<http://www.ok1dfc.com/eme/10mprojekt/Wind%20load.xls
Use the 2nd tab for a solid dish.
60 mph = 97 km/hr
From the graph for a 1 meter dish, that's 750 newtons or 169 lbs.

Can your modified mount survive a 169 lb pull at the middle of the
dish?  I don't think so.  Note that the wind load varies with the
square of the wind speed, so getting max wind speed is fairly
important.







--
Jeff Liebermann     jeffl@cruzio.com
150 Felker St #D    http://www.LearnByDestroying.com
Santa Cruz CA 95060 http://802.11junk.com
Skype: JeffLiebermann     AE6KS    831-336-2558

Re: Home mounting of WiFi antenna - advice sought for a too-short antenna mast
wrote:

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About 1 millisecond after I hit send, I found that I had goofed.  I
hate it when that happens.  The wind load should be:

From the graph for a 1 meter dish, that's 187 newtons or 42 lbs.




--
Jeff Liebermann     jeffl@cruzio.com
150 Felker St #D    http://www.LearnByDestroying.com
Santa Cruz CA 95060 http://802.11junk.com
Skype: JeffLiebermann     AE6KS    831-336-2558

Re: Home mounting of WiFi antenna - advice sought for a too-short antenna mast
On Sun, 26 Aug 2012 09:27:37 -0700, Jeff Liebermann wrote:

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As Jeff well knows, the winds in the Santa Cruz mountains are terrific,
so, I'm sure this temporary rig of my spare Ubiquiti Nanobridge M2 will
fail his calculated wind-load tests!
 


What I'm doing right now is following Jeff's advice by surveying the
noise level swiveling 180 degrees (the house is in the way for the other
half) ... so the mount isn't permanent.


Re: Home mounting of WiFi antenna - advice sought for a too-short antenna mast
On Sun, 26 Aug 2012 09:12:35 -0700, Jeff Liebermann wrote:

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I might have to remove the mount anyway because I just now, belatedly,
realized WHY it's tilted. See picture below:
 


For some strange reason, it didn't dawn on me (until now) that the fact
the pipe was circular did NOT indicate that the location of the holes
didn't matter.

Notice I'm slightly off in my holes, hence, the dish is actually mounted
crooked. Up 'till now, I thought the J arm was bent - but it's my mind
that was warped.

Funny how the FIRST time you do stuff, the 'obvious' suddenly becomes
obvious!


Re: Home mounting of WiFi antenna - advice sought for a too-short antenna mast

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Yep.  The DBS satellites are 3 degrees apart across the ecliptic.  If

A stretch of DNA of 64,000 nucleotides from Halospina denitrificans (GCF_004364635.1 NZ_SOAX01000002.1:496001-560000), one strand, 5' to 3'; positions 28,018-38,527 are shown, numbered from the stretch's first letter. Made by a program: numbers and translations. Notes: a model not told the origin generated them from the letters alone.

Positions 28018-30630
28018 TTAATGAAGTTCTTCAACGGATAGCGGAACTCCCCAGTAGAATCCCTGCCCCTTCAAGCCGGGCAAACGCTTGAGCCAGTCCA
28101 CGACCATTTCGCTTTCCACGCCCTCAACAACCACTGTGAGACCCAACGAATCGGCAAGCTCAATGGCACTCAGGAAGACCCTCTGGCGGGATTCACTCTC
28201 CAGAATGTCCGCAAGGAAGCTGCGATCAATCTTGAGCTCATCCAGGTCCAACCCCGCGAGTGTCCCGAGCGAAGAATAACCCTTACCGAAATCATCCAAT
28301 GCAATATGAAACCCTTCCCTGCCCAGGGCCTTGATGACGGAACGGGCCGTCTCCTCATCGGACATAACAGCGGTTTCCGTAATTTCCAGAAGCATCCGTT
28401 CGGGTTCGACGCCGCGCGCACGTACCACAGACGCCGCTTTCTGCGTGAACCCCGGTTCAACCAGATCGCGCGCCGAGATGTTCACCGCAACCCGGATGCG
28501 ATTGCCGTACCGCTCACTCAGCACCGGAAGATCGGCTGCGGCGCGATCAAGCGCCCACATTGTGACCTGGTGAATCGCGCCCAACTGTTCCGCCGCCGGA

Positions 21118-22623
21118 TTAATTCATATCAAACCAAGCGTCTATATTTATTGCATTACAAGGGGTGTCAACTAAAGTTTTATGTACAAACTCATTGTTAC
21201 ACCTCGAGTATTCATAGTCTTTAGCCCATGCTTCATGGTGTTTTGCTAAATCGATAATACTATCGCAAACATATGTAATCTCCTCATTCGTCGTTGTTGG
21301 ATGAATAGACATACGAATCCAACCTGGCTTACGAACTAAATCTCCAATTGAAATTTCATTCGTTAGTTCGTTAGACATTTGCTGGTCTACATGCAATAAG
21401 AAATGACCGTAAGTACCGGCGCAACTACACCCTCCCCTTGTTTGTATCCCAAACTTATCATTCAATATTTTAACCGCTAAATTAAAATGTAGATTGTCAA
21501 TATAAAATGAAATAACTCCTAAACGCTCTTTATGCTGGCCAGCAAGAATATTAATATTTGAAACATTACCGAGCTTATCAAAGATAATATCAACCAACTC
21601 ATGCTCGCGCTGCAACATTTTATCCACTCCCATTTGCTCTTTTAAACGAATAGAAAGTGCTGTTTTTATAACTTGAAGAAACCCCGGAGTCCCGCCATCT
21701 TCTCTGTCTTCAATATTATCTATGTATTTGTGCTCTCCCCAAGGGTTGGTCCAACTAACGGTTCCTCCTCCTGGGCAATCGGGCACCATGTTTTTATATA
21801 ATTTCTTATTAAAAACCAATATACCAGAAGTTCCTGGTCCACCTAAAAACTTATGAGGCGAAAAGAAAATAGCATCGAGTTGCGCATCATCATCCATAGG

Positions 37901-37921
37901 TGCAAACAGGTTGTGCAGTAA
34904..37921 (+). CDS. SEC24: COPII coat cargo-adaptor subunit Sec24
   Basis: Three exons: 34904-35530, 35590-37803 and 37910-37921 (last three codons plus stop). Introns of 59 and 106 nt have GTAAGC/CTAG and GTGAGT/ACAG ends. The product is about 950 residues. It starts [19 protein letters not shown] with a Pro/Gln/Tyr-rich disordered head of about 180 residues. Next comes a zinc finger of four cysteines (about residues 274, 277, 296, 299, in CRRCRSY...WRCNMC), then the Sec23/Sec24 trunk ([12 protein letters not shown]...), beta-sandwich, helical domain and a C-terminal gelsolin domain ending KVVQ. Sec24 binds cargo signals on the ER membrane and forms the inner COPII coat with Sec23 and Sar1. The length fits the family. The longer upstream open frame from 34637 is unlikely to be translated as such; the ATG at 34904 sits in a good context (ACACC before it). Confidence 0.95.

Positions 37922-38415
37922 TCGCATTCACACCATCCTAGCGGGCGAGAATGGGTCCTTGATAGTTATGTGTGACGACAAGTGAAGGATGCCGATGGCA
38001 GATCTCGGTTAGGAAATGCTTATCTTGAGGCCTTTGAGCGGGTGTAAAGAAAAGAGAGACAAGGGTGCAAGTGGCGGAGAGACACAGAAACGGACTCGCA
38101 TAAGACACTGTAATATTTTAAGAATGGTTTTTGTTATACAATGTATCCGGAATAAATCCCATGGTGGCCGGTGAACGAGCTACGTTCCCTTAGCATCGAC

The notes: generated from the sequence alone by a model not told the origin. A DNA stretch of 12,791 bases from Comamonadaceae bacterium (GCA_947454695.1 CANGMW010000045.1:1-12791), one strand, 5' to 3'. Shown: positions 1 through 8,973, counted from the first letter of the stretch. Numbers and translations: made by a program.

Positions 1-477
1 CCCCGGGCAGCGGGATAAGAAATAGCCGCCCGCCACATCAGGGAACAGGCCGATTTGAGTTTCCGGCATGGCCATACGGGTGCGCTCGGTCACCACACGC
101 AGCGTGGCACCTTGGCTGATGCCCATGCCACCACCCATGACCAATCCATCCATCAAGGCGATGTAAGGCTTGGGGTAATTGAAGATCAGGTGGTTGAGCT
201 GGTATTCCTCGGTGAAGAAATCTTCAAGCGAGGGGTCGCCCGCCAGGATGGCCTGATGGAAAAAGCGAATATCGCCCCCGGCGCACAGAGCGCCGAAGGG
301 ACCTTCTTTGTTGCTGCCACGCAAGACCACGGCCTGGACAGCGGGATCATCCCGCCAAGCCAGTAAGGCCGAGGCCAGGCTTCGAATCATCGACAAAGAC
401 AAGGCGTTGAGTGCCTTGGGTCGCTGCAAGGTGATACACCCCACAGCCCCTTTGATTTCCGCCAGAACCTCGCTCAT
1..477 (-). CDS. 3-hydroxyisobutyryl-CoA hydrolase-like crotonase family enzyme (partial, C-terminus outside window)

that was the only criteria, the dish pointing accuracy would need to
be less than +/- 1.5 degrees.  However, there are multiple birds in
each satellite slot, which means too narrow a beamwidth can become a
problem if a bird drifts too close to the edge of the slot.  I found
that out the hard way when I tried to use a 3 meter dish for DBS
reception.  With the worm gear adjustment on the dish azimuth, I could
individually pick out which of the 5(?) birds were in the 101 slot.
Too narrow a beamwidth is NOT a problem with most DBS dishes.  The
feed horn and dish parabolic contours are designed to give about a 2.1
degree -3dB beamwidth, which is what's needed to cover the entire 3
degree slot.  However, for that to work, the dish has to be aligned to
something like +/-0.5 degrees.  It can be done, but it takes LOTS of
practice and patience[1].

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Well, I bought one for my Droid X for only one stupid reason.  I
wanted an easy way to determine if I had a chance to shoot through a
hole in the forest canopy.  I think you've seen my 101 hole:
<http://802.11junk.com/jeffl/pics/DBS/slides/101a.html
With the Droid app, I can take a photo of the tree canopy from a
prospective antenna location and mark where the satellites should be.
I then send the JPG to the tree trimmer and mark where to trim the
branches.  That's not a problem you'll have in the flats, but in the
forest, the app is quite useful.
<https://play.google.com/store/apps/details?id=com.agi.android.augmentedreality
I've never bothered to run my own setup.  I'll post a photo when I
have time.


[1]  I fixed one install where the dish was on the roof, near the edge
of about a 4ft overhang.  I'm on the roof doing the adjustments and
getting good signal.  As soon as I climb off the roof, the picture and
signal fall apart.  I climb back on the roof, and it's back to normal.
What was happening was the roof was bending very slightly from my
weight.  I moved the dish back from the edge to the middle of a load
bearing wall, and everything stayed put.

Another nightmare was a dish on a pole set in concrete.  The owner
said that they had to realign the dish every few months.  The problem
was obvious.  The hillside was a slow moving avalanche.  It eventually
collapsed into a ravine a few years later.

--
Jeff Liebermann     jeffl@cruzio.com
150 Felker St #D    http://www.LearnByDestroying.com
Santa Cruz CA 95060 http://802.11junk.com